Those are typical generic values picked as bypass caps, so they are almost certainly not anywhere near critical, so the 5% figure doesn't matter a rats.

Almost certainly, and that's even without your test below...

Not surprising. That goes to show the values are not critical, they were just designed in as "best practice", or simply taken from an app note etc.

Your own practical test answered your own question.


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Reply to
David L. Jones

It is not common to offer smd ceramic capacitors with dielectrics other than NP0/C0G in 5% tolerance, but all values including 100nF parts are available in X7R, body size permitting.

It's possible that stocking both 10% and 5% values has presented difficulties in the past that are avoided simply by using only the 5% parts. This decision, having been made, should not be countermanded out of ignorance, for an apparent short-term benefit.

There is no electrical reason why parts with the same body size, dielectric and voltage rating should require a 5% tolerance for supply decoupling alone. At 1GHz, however, I wouldn't make any changes - even as to the supplier brand name or model type, without physical testing for suitability. This information may not be included in a simple schematic or a BOM.

The purchasing professionals will show their expertise by ensuring the supply of the specified component on time and under budget. Enquiries re substitution are long-term issues that should not be allowed to affect immediate scheduling.


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While I tend to agree with what you said you are also not taking into account the situation. These are bypass caps. If they are electrolytic then they will have a huge variance over time. In fact most electrolytic's loose 80% of their capacitance over 20 years when not in use. Hence a variation of 5% is not necessarily significant.

In fact, since the caps are for bypass and in parallel the mean is exactly the same as that of 5%'s or 1% if one assumes a symmetric distribution. In layman's terms you'll have some capacitors with larger capacitance that will make up for those that were low. You might get unlucky and get an overall very low capacitance but this is unlikely and being bypass caps may only result in spurious operations which one might call a defective unit. Cost wise it might all cancel but if there are other compelling reasons to switch then it might be worth it. Also, bypass caps tend not to be chosen at the critical threshold for operation so a 5% drop will still probably be just fine.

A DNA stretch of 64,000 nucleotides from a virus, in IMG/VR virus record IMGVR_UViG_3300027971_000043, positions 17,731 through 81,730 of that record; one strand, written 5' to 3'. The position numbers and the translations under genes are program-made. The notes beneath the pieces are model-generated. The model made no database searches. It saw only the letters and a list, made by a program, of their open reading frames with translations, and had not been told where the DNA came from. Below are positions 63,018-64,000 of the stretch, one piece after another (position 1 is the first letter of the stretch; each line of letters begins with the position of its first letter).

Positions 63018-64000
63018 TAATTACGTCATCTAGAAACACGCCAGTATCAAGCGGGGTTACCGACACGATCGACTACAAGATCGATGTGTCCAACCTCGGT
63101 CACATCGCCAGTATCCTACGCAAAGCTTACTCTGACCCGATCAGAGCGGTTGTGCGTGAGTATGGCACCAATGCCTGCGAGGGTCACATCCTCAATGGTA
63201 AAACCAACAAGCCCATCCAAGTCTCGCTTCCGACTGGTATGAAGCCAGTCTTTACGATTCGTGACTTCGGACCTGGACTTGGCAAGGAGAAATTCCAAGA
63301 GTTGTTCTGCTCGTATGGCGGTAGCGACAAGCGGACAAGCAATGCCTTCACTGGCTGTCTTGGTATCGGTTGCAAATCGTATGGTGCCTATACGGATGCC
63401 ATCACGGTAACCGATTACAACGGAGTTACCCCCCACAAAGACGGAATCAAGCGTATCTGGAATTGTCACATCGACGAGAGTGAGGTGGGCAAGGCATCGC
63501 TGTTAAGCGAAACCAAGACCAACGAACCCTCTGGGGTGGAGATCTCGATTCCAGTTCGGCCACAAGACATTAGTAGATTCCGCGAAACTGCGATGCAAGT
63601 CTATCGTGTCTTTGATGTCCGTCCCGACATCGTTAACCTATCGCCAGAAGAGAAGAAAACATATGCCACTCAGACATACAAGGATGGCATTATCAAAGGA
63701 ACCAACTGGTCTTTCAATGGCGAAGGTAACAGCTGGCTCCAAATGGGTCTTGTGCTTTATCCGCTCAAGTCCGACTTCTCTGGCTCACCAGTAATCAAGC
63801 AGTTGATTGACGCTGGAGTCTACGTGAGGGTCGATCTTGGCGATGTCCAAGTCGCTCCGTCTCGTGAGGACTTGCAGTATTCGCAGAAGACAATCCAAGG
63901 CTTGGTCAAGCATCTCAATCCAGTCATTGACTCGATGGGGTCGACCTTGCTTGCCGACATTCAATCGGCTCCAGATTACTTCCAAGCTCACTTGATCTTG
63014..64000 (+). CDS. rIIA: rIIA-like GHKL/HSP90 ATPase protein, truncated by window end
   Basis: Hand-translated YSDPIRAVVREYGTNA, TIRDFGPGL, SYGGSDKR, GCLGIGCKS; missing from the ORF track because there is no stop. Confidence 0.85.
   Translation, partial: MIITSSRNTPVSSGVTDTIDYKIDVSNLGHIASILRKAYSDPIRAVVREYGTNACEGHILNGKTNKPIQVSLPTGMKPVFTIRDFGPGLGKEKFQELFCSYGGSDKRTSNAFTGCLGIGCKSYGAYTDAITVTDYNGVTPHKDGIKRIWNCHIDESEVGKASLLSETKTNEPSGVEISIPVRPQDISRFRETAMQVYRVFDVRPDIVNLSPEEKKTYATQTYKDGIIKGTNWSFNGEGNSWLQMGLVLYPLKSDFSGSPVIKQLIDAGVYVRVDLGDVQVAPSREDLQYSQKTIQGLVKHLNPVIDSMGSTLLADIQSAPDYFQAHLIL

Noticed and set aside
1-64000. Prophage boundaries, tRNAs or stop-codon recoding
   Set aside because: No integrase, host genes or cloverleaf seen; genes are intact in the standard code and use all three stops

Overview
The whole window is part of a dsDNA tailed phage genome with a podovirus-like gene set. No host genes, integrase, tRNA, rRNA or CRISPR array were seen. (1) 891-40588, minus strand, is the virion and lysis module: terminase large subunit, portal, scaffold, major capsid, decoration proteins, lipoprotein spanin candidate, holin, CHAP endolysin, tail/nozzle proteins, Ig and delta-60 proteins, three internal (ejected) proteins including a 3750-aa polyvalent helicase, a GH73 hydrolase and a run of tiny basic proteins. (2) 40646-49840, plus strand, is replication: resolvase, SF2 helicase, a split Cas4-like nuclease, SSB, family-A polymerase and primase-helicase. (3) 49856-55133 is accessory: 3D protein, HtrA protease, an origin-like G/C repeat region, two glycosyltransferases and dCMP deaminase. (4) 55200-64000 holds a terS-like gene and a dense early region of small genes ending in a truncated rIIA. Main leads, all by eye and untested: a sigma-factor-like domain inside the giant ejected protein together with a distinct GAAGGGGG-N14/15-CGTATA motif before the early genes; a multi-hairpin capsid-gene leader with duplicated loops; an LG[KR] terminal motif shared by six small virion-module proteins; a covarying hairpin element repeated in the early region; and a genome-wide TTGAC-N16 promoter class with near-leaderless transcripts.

He says they removed all the capacitors, not replaced, and the circuit still worked. If this is the case then I doubt there will be an issue.

An analogy to your rant is that changing the hubs on a car is going to change it's performance drastically. This is not true. In general, removing or replacing an arbitrary part in a car can drastically change it's performance but it's not necessary true.

Reply to
Kodfk Dleepd

I think it's YOU who are not taking into account the situation. Details were sparse, but I interpreted the situation to be that there was a working product in successful production. Somebody wanted to change the caps for no apparent reason. I guessed cost, but no details were given.

I never said it wasn't likely to work. I'll paraphrase what I said as, "only an idiot would sign off on the change." But there are plenty of idiots with pens who listen to engineers with tunnel vision.

"Hey boss, sign here. There's only a 5% chance of a product recall that will bankrupt the company."

That's a whole other topic. Don't know how they do it these days, but in the old days, if you specified a 10% resistor, about the only thing you could count on was that there'd be almost none within 5%. Those all got marked 5% and sold at a higher price. A symmetric distribution at the production site doesn't imply a symmetric distribution in this month's shipment to you. Counting on distributions within the spec is a rookie mistake. But I digress...

Quoting the original posting, "We have an RF Device which GHz RF Signal Reception, Demodulation and Decoding Circuits."